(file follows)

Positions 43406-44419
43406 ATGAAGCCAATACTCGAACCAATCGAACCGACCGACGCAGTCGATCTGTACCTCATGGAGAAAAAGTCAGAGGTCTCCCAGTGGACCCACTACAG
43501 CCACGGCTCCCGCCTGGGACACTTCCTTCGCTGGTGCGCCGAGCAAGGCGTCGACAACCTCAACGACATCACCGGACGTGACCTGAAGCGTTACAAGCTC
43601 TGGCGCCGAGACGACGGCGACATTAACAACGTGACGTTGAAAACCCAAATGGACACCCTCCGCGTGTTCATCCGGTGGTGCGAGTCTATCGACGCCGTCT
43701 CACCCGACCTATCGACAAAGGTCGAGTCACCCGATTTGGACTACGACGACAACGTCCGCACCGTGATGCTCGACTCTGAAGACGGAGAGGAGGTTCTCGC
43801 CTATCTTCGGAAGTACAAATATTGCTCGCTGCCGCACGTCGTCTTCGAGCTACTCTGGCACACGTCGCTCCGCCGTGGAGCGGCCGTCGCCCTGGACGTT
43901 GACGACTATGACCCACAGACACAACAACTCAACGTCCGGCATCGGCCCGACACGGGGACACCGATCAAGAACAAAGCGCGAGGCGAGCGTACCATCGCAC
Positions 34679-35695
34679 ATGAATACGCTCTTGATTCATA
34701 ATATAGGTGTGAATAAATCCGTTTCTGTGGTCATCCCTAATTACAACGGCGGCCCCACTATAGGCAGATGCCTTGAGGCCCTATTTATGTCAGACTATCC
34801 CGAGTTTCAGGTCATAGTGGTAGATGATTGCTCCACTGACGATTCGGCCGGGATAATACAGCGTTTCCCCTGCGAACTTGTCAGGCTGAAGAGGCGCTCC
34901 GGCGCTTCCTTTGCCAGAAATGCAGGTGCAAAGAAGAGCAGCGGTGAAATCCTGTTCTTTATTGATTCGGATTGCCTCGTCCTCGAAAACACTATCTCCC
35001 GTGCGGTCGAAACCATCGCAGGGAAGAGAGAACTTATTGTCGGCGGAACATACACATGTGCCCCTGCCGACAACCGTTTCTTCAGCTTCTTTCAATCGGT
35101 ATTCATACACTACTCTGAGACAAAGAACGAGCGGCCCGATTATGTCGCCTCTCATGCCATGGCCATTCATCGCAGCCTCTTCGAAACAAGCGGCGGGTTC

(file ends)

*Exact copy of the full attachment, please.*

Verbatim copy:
Positions 43406-44419
43406 ATGAAGCCAATACTCGAACCAATCGAACCGACCGACGCAGTCGATCTGTACCTCATGGAGAAAAAGTCAGAGGTCTCCCAGTGGACCCACTACAG
43501 CCACGGCTCCCGCCTGGGACACTTCCTTCGCTGGTGCGCCGAGCAAGGCGTCGACAACCTCAACGACATCACCGGACGTGACCTGAAGCGTTACAAGCTC
43601 TGGCGCCGAGACGACGGCGACATTAACAACGTGACGTTGAAAACCCAAATGGACACCCTCCGCGTGTTCATCCGGTGGTGCGAGTCTATCGACGCCGTCT
43701 CACCCGACCTATCGACAAAGGTCGAGTCACCCGATTTGGACTACGACGACAACGTCCGCACCGTGATGCTCGACTCTGAAGACGGAGAGGAGGTTCTCGC
43801 CTATCTTCGGAAGTACAAATATTGCTCGCTGCCGCACGTCGTCTTCGAGCTACTCTGGCACACGTCGCTCCGCCGTGGAGCGGCCGTCGCCCTGGACGTT
43901 GACGACTATGACCCACAGACACAACAACTCAACGTCCGGCATCGGCCCGACACGGGGACACCGATCAAGAACAAAGCGCGAGGCGAGCGTACCATCGCAC
Positions 34679-35695
34679 ATGAATACGCTCTTGATTCATA
34701 ATATAGGTGTGAATAAATCCGTTTCTGTGGTCATCCCTAATTACAACGGCGGCCCCACTATAGGCAGATGCCTTGAGGCCCTATTTATGTCAGACTATCC
34801 CGAGTTTCAGGTCATAGTGGTAGATGATTGCTCCACTGACGATTCGGCCGGGATAATACAGCGTTTCCCCTGCGAACTTGTCAGGCTGAAGAGGCGCTCC
34901 GGCGCTTCCTTTGCCAGAAATGCAGGTGCAAAGAAGAGCAGCGGTGAAATCCTGTTCTTTATTGATTCGGATTGCCTCGTCCTCGAAAACACTATCTCCC
35001 GTGCGGTCGAAACCATCGCAGGGAAGAGAGAACTTATTGTCGGCGGAACATACACATGTGCCCCTGCCGACAACCGTTTCTTCAGCTTCTTTCAATCGGT
35101 ATTCATACACTACTCTGAGACAAAGAACGAGCGGCCCGATTATGTCGCCTCTCATGCCATGGCCATTCATCGCAGCCTCTTCGAAACAAGCGGCGGGTTC